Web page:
Entering is easy:
  • One entry each day if you follow my blog
  • One entry for becoming a new follower on Twitter (@JanieJunebug)
  • One entry each day for leaving a comment on my blog post
  • One entry each day for tweeting about the giveaway
  • FIVE entries for becoming a new follower of my blog (please don't stop following and then start again to become a new follower–that's kind of snarky)
  • Five entries for writing a blog post about the giveaway
  • TEN entries for sending a birthday card to my mother-in-law, who will celebrate her 80th birthday during December. Within the next day or two, I should be able to provide the post office box to which you can send the card. I would love to have 80 cards to pass on to her. 
If you don't want to enter the giveaway, but you're willing to send a card to my mother-in-law (a very special lady), then please email me at for the PO Box. You'll send the card to me; I'll open the cards to make sure some evil-doer doesn't try to send something nasty; then I'll send the cards to my MIL, whose name is Margaret. She's the kind of person who enjoys sweet, sentimental cards. It will really mean a lot to me if you send a birthday card to Margaret. She doesn't read my blog. I look forward to surprising her.

Please email me if you have any questions.

Infinities of love,

Janie Junebug

Willy Dunne Wooters wants you to enter, too. Willy Dunne Wooters and Bradley Cooper are friends. Isn't that cool?

Tuesday, November 19, 2013


As promised, I'm presenting my top ten most popular posts as part of my one thousandth post celebration. This post was first published on April 12, 2012. Four hundred three people viewed "DEAR RYAN GOSLING". Isn't it amazing that Ryan Gosling looks so much like Willy Dunne Wooters? Maybe writing about Ryan helped bring WDW into my life.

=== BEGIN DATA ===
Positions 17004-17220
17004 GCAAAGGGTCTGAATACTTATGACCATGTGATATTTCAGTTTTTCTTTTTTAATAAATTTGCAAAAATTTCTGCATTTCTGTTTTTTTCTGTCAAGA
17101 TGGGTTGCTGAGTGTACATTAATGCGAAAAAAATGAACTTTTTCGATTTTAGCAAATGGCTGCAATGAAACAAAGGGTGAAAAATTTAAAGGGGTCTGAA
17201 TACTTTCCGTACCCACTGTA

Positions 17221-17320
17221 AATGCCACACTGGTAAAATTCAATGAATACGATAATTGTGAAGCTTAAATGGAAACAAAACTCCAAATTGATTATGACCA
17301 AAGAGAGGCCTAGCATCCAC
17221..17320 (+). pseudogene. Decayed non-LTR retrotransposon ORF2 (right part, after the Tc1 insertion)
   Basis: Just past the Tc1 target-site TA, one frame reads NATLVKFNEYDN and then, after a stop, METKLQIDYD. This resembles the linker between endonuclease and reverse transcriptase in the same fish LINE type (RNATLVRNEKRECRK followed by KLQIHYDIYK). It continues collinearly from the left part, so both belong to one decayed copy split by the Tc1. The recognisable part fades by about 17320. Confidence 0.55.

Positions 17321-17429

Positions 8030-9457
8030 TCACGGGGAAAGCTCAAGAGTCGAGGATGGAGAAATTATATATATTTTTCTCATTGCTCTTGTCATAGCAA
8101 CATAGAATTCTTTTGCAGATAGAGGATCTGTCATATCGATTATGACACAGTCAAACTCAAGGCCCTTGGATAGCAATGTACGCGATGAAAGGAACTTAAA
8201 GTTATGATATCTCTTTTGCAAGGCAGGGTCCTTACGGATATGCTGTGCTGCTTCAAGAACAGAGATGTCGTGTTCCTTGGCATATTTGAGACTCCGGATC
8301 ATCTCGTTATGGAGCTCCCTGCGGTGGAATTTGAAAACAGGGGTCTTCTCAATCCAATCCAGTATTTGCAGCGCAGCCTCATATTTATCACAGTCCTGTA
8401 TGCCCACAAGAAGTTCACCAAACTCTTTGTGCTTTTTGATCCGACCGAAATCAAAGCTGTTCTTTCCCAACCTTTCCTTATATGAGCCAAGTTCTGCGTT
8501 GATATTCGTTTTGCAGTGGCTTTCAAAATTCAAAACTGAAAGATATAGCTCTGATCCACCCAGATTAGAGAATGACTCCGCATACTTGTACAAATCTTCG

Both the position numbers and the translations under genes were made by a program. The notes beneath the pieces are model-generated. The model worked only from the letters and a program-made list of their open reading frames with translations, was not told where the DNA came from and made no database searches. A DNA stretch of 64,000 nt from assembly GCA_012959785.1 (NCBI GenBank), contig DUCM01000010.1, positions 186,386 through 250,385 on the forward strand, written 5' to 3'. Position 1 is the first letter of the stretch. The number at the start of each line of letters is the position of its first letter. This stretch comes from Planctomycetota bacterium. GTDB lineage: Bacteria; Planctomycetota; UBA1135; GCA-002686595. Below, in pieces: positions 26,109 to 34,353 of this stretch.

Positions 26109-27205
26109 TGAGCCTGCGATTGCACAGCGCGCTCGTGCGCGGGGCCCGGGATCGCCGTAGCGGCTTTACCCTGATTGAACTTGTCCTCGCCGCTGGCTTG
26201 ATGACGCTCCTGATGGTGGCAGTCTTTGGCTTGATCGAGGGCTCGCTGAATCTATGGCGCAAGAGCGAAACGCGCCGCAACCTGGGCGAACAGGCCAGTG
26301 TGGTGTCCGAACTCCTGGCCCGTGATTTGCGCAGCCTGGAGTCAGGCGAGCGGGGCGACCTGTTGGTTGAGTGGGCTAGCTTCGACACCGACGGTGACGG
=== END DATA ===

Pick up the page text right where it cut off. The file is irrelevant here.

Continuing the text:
Here's #10 on my top ten hits list:

Dear Ryan Gosling,

I think you are quite a hotling.

Although you're not Johnny Depp, oh, baby, kiss the back of my neck.

You're the same age as my son. I bet you're a lotta fun.

Some people might think I'm a doddering old fool, but oh, Ryan, I can be pretty cool in my high boots and my short skirt. C'mon. Let's get drunk and flirt.

Ryan, as an older more experienced girl, I don't mind giving you a whirl. I can even take you to school. You'll find this teacher is no fool.

Ryan, I fell in love with you when I first saw Lars and The Real Girl. You were so quietly sweet.

Then last year, in Crazy, Stupid, Love, you had The Hurricane and me in heat.

And now I've seen you twice in the last two weeks. In Drive and The Ides of March, you cannot be beat.

In Drive, you bash in a few heads. Some characters end up dead. But you don't truly want to kill them. You're simply protecting your woman.

You're so idealistic in The Ides of March. Idealistic and smart. You know how to get your way, and keep George Clooney's character at bay.

Oh, yes, yes, yes, dear Ryan Gosling. You are quite the hotling.

Infinities of Gosling love,

Janie Junebug

Monday, November 18, 2013